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Zerohedge had posted an article this morning that brought back memories of how lonely it can be to have a contrarian, dissenting opinion - Ambac Does Not Make November 1 Coupon Payment, To File Bankruptcy Within A Month If Unable To Raise Additional Capital . You see, I have alleged Ambac to be insolvent for 3 years now - seriously, Ambac is Effectively Insolvent & Will See More than $8 Billion of Losses with Just a $2.26 Billion in Equity! This post was written in November of 2007. On November 1st, 2010 the chickens are now coming home to roost (again). Of course, the sell side never really agreed with me. After all, there are two sides to every trade (excerpted from the afore-linked article)...

Bank of America Top Picks (June 2007)

Ticker Rating Price Target Price as of 11/29/07 Profit on the BofA Call % Profit
SCA B $23.60 $37.00 $6.69 ($16.91) -71.65%
MBI B $60.33 $85.00 $30.04 ($30.29) -50.21%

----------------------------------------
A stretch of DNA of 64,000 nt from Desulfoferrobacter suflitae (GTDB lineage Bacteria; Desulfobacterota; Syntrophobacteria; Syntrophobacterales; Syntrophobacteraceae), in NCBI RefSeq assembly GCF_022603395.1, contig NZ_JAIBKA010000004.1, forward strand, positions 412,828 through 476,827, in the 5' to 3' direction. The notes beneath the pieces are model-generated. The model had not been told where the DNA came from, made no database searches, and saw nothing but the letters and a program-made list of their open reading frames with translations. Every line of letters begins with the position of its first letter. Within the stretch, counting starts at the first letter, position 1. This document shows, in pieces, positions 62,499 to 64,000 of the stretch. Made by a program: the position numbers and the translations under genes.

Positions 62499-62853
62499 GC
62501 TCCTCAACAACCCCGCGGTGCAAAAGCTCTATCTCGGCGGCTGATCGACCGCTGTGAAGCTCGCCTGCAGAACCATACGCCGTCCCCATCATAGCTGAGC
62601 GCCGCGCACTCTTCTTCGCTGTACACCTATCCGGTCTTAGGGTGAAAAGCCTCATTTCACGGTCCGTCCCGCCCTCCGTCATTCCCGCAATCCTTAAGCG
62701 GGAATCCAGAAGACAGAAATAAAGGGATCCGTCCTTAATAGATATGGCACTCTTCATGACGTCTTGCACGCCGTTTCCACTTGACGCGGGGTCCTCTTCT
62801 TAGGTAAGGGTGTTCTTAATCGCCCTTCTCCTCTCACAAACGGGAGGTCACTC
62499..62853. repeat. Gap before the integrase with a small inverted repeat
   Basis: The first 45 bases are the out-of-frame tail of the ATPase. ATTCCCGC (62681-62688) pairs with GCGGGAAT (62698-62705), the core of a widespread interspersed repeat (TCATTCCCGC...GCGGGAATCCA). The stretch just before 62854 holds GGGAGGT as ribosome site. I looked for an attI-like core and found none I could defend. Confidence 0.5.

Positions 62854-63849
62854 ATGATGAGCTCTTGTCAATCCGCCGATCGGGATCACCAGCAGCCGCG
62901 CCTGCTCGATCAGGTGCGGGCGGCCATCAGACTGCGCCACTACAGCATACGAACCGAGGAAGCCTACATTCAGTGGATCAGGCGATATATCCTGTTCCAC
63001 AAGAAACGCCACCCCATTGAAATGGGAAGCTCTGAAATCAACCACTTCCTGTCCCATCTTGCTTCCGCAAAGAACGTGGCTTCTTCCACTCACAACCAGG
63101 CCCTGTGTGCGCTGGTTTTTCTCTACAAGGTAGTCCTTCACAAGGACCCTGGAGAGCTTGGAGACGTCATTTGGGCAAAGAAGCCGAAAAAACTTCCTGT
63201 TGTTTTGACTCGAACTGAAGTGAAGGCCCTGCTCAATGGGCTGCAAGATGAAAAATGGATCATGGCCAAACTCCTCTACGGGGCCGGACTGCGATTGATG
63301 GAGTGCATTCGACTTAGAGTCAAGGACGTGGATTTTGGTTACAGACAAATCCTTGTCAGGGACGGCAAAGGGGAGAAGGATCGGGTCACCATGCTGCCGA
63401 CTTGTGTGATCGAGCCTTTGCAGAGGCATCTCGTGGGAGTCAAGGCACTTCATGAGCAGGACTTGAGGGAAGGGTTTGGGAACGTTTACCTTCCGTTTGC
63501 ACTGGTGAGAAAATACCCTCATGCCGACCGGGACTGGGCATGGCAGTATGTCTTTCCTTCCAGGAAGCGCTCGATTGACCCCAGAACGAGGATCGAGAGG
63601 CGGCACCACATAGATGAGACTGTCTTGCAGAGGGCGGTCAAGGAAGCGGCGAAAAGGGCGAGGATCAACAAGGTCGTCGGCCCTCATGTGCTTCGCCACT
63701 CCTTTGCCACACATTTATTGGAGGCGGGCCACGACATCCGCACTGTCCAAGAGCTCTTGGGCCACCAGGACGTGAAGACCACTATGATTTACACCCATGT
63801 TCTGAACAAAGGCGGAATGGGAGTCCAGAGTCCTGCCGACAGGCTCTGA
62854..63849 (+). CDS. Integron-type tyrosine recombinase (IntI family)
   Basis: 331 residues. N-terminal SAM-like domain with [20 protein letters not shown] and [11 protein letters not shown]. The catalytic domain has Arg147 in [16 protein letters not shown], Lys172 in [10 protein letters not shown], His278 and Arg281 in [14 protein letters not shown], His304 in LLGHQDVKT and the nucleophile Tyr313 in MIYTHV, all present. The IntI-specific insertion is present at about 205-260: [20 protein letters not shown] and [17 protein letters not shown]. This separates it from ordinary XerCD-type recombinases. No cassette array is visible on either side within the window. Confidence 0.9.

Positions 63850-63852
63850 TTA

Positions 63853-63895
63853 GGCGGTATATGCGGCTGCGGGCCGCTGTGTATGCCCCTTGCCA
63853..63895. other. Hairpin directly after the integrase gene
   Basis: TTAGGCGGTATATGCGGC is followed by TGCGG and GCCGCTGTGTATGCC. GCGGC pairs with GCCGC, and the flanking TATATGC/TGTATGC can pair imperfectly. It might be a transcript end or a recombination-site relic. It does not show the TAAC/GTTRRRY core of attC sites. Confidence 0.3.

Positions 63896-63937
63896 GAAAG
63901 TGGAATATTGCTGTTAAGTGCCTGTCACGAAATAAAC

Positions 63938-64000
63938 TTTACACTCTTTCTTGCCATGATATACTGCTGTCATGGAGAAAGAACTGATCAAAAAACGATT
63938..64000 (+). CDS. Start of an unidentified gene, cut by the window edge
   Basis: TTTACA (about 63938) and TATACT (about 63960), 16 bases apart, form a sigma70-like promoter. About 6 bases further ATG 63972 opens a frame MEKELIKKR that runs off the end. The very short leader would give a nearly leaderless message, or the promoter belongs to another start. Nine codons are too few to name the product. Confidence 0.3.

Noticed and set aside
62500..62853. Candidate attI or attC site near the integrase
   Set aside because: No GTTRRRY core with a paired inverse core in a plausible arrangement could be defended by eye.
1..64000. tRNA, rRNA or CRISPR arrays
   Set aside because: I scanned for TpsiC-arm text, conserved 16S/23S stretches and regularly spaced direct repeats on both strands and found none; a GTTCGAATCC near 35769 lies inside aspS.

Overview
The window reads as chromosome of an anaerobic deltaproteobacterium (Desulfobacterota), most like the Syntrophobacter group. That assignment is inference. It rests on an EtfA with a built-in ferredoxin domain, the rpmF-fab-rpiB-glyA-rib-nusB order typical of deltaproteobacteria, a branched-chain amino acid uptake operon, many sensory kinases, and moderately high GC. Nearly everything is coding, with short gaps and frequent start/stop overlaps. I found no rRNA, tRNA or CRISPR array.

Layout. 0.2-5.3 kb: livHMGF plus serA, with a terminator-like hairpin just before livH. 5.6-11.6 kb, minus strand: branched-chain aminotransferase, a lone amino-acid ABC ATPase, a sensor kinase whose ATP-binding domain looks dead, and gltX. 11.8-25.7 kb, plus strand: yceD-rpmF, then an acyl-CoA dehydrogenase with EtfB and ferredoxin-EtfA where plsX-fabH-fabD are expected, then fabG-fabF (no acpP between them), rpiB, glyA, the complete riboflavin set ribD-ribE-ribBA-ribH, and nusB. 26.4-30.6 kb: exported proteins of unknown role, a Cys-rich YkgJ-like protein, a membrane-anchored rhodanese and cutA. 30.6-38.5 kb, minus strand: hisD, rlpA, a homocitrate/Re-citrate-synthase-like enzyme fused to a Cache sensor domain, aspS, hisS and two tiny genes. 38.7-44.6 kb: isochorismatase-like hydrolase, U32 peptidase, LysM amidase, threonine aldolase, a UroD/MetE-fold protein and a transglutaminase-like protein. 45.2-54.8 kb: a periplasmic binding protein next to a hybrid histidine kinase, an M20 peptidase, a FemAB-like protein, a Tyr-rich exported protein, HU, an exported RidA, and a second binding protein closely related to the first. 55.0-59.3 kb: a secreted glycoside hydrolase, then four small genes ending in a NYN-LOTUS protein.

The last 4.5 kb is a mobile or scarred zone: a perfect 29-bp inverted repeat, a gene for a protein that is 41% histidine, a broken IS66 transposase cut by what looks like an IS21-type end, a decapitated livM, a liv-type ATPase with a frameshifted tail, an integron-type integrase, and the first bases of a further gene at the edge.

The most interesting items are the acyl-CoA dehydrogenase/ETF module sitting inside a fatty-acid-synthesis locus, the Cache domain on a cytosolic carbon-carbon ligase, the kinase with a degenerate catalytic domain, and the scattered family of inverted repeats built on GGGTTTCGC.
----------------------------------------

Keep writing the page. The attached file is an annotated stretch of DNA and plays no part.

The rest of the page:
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You really can't get rich listening to these guys. Hopefully, you can see where the use of their default data is a conservative approach (even a bit rosy), albeit tweaked ever so slightly for the sake of reality. As you may have ascertained, I do not put a lot of faith in sell side research. I have even less faith in the big three rating agencies research (although Fitch is trying to be taken seriously). Thus, even if they deem ABK and MBIA not in need of more capital, that is near meaningless in my book. These are the same companies that rated the insured portfolios AAA a year or two ago that are now taking up to 20%+ losses.